UC police detain 2 minors, handcuff 11-year-old at playground

Nirvana Ellaboudy/Staff

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Two UCPD officers handcuffed an 11-year-old child after detaining the minor and his friend at a playground on university property June 26.

The two minors, who are Black, are sons of UC Berkeley students. They called the department in the afternoon complaining that a woman at the park was taking photos of them, according to UC Berkeley spokesperson Janet Gilmore. When police arrived on the scene, they found a woman who accused one of the minors of stealing her purse earlier that morning. The officers detained the boys, handcuffing one of them and putting both into the back of a patrol car, according to Gilmore.

In her email, Gilmore described two thefts that occurred earlier in the day — a stolen cellphone and a stolen purse. The thefts, however, “were resolved to the victims’ satisfaction” when the police responded. 

“I am aware of the broader context of national police interaction with the Black community and believe this and any comparable situations warrant attention from campus leadership and I am a committed partner in this work,” said Chancellor Carol Christ in a message sent to the campus community July 2.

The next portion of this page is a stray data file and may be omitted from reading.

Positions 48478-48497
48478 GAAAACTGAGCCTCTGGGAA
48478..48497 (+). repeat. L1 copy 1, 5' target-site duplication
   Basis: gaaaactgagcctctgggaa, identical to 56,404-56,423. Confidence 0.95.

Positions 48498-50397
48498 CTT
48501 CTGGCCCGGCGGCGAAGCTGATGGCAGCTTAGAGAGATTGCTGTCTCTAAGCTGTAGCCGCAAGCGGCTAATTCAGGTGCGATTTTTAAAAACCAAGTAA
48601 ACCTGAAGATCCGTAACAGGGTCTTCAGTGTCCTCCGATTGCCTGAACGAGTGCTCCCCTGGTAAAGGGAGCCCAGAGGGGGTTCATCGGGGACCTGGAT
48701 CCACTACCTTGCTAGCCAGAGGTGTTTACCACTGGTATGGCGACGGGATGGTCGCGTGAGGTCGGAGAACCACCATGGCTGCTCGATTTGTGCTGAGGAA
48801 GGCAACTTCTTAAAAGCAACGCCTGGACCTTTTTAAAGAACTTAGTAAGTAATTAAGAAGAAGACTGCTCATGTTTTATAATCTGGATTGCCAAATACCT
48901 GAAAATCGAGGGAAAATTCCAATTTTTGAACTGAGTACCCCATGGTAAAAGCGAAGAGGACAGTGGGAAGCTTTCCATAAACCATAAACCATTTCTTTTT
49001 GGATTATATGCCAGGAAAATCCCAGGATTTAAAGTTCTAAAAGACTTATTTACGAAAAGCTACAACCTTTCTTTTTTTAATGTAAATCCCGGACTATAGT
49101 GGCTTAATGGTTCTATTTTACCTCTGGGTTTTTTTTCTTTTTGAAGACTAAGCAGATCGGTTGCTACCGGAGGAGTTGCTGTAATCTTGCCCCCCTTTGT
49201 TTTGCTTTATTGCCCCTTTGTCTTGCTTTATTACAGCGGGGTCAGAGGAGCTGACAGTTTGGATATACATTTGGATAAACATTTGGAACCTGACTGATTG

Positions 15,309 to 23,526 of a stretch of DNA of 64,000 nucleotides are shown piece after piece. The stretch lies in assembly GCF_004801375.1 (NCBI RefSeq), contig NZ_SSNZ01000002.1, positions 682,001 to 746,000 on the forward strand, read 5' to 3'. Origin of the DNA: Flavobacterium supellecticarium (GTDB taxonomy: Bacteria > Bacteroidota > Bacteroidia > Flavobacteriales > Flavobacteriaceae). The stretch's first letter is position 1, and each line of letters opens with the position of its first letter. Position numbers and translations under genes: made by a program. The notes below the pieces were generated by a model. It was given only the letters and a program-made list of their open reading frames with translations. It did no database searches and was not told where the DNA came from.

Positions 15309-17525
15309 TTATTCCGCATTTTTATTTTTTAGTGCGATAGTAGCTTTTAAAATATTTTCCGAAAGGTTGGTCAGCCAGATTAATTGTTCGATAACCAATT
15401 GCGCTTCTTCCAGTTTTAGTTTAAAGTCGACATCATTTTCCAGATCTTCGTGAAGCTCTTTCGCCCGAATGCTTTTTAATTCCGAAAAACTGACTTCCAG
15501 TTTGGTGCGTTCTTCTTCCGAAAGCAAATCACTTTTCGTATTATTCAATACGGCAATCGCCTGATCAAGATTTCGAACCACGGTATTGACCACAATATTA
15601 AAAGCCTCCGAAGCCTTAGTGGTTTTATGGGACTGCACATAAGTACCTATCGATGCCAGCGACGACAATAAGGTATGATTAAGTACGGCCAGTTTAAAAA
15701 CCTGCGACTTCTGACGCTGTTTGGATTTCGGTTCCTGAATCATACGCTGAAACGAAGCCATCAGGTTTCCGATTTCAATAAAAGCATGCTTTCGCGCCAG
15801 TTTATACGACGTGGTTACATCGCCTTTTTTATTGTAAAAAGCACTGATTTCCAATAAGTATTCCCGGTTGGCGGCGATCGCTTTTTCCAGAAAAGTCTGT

According to Christ’s message, individuals representing UCPD, the Office of the Chancellor, the Division of Equity & Inclusion, faculty and the campus’s Counseling & Psychological Services met with the children and their families to address “their concerns.”

Derrika Hunt, a campus graduate student, posted about the incident on Facebook, expressing that her “heart (was) so heavy” and emphasizing the need to support the mothers who went through this experience alongside their children.

“The campus will have a review of the matter (…) to help de-escalate issues,” Gilmore said in an email.

In her message, Christ referenced the principles of community that guide the campus climate. One of these principles says the campus must respect the community’s diversity and the features that give different groups a common ground, calling for “civility and respect in our personal interactions.”

To Hunt, this incident “dehumanized” the children. She said in her post that the children were “violently assaulted,” “thrown on the car,” “handcuffed” and “hit” by the police officers.

In her post, Hunt requested that community members contact UCPD to express concerns about policing and surveillance in residential communities and the use of excessive force. Hunt also expressed concern about the protocol that UCPD uses when dealing with incidents involving children and oppressed communities. Various activist groups shared Hunt’s post, including the #DisarmUC Facebook page and Students and Workers Ending Racial Violence, or SWERV.

Contact Sasha Langholz at [email protected].